From Field to Fork: Food Waste can be a Resource

The food we throw away could end hunger tomorrow, according to groups collecting food donations in the Athens area.

One of those groups Campus Kitchen.  Group president James Haverly says he and other volunteers deliver an estimated 2,000 pounds worth of donated food per month to combat hunger in the Athens area, specifically among the elderly population.

“It’s just great and a fantastic opportunity to see the faces that light up,” says Haverly.

Currently, the organization works with and caters to clients in Grandparents Raising Grandchildren and Meals on Wheels, but they also donate to Sparrow’s Nest, Live Forward, Salvation Army, and more.

Brad Turner, the UGA campus coordinator of Campus Kitchen, provided a fact sheet that stated one out of six senior citizens struggles with hunger. By delivering meals to this affected population, they feel more safe, secure, and less isolated, he says.

Food deliveries happen every Monday and Tuesday and are not simply random produce or food items thrown into a bag. Campus Kitchen collects, prepares, cooks, packages and delivers ready-to-eat meals to be enjoyed by families. “We are a part of every step of the meal,” says Haverly. The organization is able to create numerous meals from their various donors.

Campus Kitchen receives regular food donations from Trader Joe’s, UGArden, The Fresh Market and Athens Farmers Market. Trader Joe’s is one of Campus Kitchen’s largest donors and will donate food that is about to expire or recently expired within a day or two, says Haverly. Do not worry though, packaged foods can last up to six months past expiration (think crackers, chips, granola bars, etc.), but meat products have to either be frozen or cooked.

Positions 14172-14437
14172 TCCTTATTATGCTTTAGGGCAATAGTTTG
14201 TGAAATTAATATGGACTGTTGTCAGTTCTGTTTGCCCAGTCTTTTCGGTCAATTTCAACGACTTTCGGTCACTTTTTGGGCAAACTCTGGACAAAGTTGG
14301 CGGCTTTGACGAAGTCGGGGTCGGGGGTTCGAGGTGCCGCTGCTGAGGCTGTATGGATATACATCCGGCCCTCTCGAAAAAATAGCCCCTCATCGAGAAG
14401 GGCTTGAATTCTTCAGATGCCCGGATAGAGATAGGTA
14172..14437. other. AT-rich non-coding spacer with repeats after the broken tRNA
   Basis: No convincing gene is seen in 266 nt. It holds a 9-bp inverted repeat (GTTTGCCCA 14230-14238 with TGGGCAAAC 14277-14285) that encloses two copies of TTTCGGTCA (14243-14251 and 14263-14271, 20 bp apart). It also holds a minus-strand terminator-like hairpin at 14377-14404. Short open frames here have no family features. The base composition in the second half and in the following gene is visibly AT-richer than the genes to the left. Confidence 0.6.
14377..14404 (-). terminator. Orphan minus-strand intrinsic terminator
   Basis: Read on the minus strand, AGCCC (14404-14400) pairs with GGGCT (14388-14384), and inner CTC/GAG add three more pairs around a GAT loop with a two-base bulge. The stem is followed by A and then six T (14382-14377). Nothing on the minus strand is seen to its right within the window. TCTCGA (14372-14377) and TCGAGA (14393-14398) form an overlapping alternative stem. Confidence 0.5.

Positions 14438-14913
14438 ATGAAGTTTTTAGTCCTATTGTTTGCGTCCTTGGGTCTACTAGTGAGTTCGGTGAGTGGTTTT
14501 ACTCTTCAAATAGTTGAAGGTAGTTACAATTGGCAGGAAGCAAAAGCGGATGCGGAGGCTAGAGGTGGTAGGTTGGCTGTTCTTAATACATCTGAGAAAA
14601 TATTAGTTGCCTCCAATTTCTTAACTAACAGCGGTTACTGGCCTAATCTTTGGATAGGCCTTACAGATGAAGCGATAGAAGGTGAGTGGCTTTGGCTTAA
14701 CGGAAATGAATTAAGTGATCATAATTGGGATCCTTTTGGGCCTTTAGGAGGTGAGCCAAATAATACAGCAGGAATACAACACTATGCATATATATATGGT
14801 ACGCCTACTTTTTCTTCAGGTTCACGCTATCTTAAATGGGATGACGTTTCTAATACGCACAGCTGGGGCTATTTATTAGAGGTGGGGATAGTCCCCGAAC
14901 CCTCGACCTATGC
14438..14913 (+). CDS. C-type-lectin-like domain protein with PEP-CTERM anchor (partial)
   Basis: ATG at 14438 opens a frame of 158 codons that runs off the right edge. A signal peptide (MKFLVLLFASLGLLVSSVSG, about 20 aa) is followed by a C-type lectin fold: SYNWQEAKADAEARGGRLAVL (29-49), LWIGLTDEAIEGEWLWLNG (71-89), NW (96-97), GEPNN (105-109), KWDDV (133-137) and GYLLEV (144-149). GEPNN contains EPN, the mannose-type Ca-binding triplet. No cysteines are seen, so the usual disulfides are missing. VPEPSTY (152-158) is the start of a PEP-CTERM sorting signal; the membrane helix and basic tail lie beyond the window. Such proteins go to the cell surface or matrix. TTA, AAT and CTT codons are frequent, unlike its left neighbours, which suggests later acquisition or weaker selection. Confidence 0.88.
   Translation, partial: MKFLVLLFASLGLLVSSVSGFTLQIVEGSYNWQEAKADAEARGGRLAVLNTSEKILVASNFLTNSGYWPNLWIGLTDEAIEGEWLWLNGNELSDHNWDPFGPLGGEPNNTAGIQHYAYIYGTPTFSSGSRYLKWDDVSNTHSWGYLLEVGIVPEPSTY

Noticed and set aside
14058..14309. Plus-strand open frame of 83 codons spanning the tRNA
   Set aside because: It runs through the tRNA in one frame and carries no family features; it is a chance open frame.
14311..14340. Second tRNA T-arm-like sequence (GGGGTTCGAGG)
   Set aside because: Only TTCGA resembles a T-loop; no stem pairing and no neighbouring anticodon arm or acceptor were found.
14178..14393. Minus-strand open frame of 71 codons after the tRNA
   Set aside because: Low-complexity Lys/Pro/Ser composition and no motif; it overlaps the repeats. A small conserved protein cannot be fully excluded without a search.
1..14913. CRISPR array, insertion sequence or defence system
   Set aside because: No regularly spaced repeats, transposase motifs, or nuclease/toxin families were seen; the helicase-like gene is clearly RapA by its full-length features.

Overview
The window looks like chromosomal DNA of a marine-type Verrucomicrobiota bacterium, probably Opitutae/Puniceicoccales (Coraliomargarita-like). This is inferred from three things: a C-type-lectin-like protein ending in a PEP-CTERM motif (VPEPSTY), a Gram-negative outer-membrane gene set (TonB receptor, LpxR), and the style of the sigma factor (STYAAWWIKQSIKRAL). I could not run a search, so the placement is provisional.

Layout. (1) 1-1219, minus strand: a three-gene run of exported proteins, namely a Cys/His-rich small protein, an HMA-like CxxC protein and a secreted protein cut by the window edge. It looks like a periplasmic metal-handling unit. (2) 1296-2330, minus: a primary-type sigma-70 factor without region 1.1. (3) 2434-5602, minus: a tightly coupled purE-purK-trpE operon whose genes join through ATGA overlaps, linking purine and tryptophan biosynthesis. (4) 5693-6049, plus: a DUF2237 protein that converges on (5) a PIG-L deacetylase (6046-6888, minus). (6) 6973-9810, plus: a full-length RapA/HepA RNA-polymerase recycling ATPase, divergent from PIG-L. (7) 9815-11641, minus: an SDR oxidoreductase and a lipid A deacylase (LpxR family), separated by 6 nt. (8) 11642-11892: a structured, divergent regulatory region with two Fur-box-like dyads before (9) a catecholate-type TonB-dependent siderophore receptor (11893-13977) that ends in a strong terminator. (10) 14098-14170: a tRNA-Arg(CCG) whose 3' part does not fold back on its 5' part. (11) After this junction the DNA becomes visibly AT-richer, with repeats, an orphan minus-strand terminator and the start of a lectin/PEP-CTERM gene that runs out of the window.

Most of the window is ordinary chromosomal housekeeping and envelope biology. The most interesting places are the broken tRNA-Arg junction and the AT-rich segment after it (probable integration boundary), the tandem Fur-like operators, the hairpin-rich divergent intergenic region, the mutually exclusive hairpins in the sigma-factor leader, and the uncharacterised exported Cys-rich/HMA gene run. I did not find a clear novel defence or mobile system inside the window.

Volunteer packaging prepared food for delivery. Photo courtesy of Campus Kitchen.

Although Haverly saystheir food quota is regularly met, food waste is a continually increasing issue at both a local and global level.

Americans typically throw away 30-50% of their food supplies, which is enough to feed the world’s hungry three times over and amounts to 1.3 billion tons per year (Source: Papargyropoulou, Lozano, Steinberger, et al), found in the Journal of Cleaner Production volume 76 (2014). Food waste has economic implications for everyone within the food supply chain, from the farmer, to the producer and the consumer.

Jacob Kennedy is the volunteer coordinator at UGArden (pronounced U-garden) and has been involved with the organization for approximately three years. UGArden is centered on building a sustainable food system through education and experiential learning. Apart from hosting classes and events, UGArden also gives to those less fortunate.

Photo courtesy of Campus Kitchen.

“We sell our produce at three different stands and we donate what’s not sold,” says Kennedy.

For the Fall/Winter season, UGArden is growing greens that include collards, broccoli, cauliflower, carrots, lettuce, turnips, and more. Recently, UGArden harvested and donated over 100 pounds of collard greens to Campus Kitchen.

“We’ve got a lot of collard greens,” says Haverly.

Overall, Kennedy mentions that they donate, on average, approximately 300 pounds of food to Campus Kitchen, which can feed up to 45 families, equivalent to 116 people. By donating produce and food items, businesses and organizations can create long-term growth of food sustainability and diminish hunger in their local communities.

The food waste hierarchy proposes that prevention, through decreasing the growth of food and avoiding food waste is the best option. However, another widely accepted option involves the distribution of any food surplus to groups affected by food poverty, according to the Journal of Cleaner Production volume 76.


Graphic of the food waste hierarchy. Courtesy of Journal of Cleaner Production.


Campus Kitchen and its many Athens donors and partners seek to expand the “re-use” option for minimizing food waste, but food provides more than just nutrition to those affected by hunger.

Haverly also mentions that Campus Kitchen does not only provide meals to the hungry, they also facilitate social togetherness among the elderly population they primarily serve. To feed the hungry is not enough, by bringing people and families together for meals becomes a bonding experience that fills the stomachs and hearts of people.

-Shannon Hochschild

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